Finding the most versatile player

Recently, Mark Thompson, tweeted out the following question:

Apart from James Milner, who are the most positionally versatile players in football atm?

Many of the responses to the inital tweet are very good, and it’s interesting to see the slightly different interpretations of “positionally versatile” filtered through the lense of player suggestions. If you haven’t already, I suggest you take a look at both the thread and Mark’s newsletter, Get Goalside.

If we take a very simplistic interpretation of “positionally versatile”, the question becomes well-suited to a simple, large-scale search like a database query.

To perform a search like this, we need to ~crudely misinterpret~ hammer out a clear-cut definition for the term “positionally versatile”, as used in Mark’s initial question.

I think it’s reasonable to say that someone who’s versatile can be expected to actually play in a large number of different positions, each requiring multiple skillsets. Therefore, we should be able to find some of the most versatile players by looking at who has played in the most different positions.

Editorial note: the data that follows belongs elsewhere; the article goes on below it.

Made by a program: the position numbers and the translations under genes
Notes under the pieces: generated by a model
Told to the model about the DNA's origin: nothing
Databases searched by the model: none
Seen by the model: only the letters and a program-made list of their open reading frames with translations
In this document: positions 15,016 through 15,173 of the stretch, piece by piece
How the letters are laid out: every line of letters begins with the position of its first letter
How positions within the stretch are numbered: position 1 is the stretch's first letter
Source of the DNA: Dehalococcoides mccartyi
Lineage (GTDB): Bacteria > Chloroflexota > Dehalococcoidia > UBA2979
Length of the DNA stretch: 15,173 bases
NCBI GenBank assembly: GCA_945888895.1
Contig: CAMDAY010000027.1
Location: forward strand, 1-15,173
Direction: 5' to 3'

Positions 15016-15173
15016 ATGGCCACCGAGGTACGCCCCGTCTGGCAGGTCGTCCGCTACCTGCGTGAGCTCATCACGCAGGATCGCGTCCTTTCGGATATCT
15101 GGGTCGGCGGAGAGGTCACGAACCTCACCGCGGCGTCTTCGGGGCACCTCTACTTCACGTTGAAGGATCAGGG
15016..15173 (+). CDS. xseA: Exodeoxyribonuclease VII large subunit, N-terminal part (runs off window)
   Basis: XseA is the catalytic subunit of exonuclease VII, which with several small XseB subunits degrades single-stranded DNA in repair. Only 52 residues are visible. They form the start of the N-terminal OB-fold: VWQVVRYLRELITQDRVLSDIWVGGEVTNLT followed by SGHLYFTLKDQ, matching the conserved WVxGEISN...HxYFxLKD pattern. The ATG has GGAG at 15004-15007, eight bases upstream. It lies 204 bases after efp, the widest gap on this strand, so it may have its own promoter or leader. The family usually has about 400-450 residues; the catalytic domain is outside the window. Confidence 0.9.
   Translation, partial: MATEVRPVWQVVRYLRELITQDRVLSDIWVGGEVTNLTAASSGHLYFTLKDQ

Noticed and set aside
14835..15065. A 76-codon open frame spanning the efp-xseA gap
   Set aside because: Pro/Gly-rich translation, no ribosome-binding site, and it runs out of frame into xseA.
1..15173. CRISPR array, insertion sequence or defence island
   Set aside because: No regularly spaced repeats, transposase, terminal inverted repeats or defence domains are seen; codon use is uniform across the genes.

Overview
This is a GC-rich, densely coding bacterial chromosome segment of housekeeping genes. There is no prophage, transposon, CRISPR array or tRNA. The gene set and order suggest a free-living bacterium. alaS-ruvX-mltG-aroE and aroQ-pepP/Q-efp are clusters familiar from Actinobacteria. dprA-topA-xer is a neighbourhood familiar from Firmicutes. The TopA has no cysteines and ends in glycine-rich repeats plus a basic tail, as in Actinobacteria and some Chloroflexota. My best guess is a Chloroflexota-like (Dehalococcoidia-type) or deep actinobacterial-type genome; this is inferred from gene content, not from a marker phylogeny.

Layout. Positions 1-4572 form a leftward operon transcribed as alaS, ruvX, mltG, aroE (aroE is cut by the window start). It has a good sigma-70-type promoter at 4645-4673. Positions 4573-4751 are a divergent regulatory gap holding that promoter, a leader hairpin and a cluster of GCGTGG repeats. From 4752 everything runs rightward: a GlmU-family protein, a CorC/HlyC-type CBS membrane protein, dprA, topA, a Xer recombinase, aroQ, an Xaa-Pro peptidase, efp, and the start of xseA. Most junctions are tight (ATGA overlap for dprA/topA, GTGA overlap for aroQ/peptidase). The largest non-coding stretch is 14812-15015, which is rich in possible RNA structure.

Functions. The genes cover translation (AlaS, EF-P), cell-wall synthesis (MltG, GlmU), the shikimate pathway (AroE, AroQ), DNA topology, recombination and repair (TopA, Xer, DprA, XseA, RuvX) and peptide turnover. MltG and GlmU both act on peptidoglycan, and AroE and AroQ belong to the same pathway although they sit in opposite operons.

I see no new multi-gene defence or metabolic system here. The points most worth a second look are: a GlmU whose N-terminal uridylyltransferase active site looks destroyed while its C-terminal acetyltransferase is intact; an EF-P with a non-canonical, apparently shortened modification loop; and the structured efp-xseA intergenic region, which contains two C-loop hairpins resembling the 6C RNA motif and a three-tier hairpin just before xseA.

Some positions require rather similar skillsets, and so might not count strongly towards any measure of versatility. For example, it is relatively common for players to move between left back and left wing back in different teams or systems. Whereas few players play both as a left back and as a number 10; not everyone can be Marc Mateu.

To get around this, I have re-categorised the playing positions marked by Statsbomb into the following groups:

  • Full back (including wing back roles)
  • Centre back
  • Central defensive midfielder
  • Central midfielder
  • Central attacking midfielder
  • Wide attacker
  • Striker

Now, this grouping smooths over all manner of different roles, particularly in central midfield. For example, according to this grouping, both Jorginho and Rani Khedira play in the same position. However, Jorginho is clearly quite a different player from Khedira. In spite of this, I think it’s probably good enough for a first pass, but this is something to bear in mind in case we want to iterate on this idea at a later date.